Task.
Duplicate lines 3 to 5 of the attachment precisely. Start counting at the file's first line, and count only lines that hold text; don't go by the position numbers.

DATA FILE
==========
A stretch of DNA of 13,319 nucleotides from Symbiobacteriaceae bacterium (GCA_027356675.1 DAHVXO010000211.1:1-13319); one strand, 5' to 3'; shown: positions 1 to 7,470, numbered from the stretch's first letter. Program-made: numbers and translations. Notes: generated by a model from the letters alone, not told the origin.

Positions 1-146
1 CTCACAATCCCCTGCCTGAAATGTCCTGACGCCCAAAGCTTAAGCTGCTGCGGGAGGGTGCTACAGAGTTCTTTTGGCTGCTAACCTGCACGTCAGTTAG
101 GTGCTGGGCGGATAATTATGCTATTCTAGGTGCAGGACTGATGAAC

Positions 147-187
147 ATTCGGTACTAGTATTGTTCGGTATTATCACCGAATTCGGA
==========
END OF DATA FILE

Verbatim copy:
1 CTCACAATCCCCTGCCTGAAATGTCCTGACGCCCAAAGCTTAAGCTGCTGCGGGAGGGTGCTACAGAGTTCTTTTGGCTGCTAACCTGCACGTCAGTTAG
101 GTGCTGGGCGGATAATTATGCTATTCTAGGTGCAGGACTGATGAAC

Positions 147-187